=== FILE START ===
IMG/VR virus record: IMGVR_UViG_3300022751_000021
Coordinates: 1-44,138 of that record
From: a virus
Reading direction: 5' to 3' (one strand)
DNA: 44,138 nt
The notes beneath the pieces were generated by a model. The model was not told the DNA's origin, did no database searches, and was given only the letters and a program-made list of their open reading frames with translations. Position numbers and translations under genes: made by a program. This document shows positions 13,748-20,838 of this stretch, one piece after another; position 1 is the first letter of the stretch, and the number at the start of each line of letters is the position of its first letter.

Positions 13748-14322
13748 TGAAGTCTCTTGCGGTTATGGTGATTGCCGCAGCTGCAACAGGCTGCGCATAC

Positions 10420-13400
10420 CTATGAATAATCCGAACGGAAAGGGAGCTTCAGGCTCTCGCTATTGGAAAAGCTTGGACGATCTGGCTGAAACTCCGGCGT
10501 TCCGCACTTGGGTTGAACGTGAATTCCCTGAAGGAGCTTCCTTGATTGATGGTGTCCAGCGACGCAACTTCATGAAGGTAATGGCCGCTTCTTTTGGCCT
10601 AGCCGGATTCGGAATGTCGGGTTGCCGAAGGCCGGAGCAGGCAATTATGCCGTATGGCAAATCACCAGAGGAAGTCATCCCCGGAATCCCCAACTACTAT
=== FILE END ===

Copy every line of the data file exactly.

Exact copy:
IMG/VR virus record: IMGVR_UViG_3300022751_000021
Coordinates: 1-44,138 of that record
From: a virus
Reading direction: 5' to 3' (one strand)
DNA: 44,138 nt
The notes beneath the pieces were generated by a model. The model was not told the DNA's origin, did no database searches, and was given only the letters and a program-made list of their open reading frames with translations. Position numbers and translations under genes: made by a program. This document shows positions 13,748-20,838 of this stretch, one piece after another; position 1 is the first letter of the stretch, and the number at the start of each line of letters is the position of its first letter.

Positions 13748-14322
13748 TGAAGTCTCTTGCGGTTATGGTGATTGCCGCAGCTGCAACAGGCTGCGCATAC

Positions 10420-13400
10420 CTATGAATAATCCGAACGGAAAGGGAGCTTCAGGCTCTCGCTATTGGAAAAGCTTGGACGATCTGGCTGAAACTCCGGCGT
10501 TCCGCACTTGGGTTGAACGTGAATTCCCTGAAGGAGCTTCCTTGATTGATGGTGTCCAGCGACGCAACTTCATGAAGGTAATGGCCGCTTCTTTTGGCCT
10601 AGCCGGATTCGGAATGTCGGGTTGCCGAAGGCCGGAGCAGGCAATTATGCCGTATGGCAAATCACCAGAGGAAGTCATCCCCGGAATCCCCAACTACTAT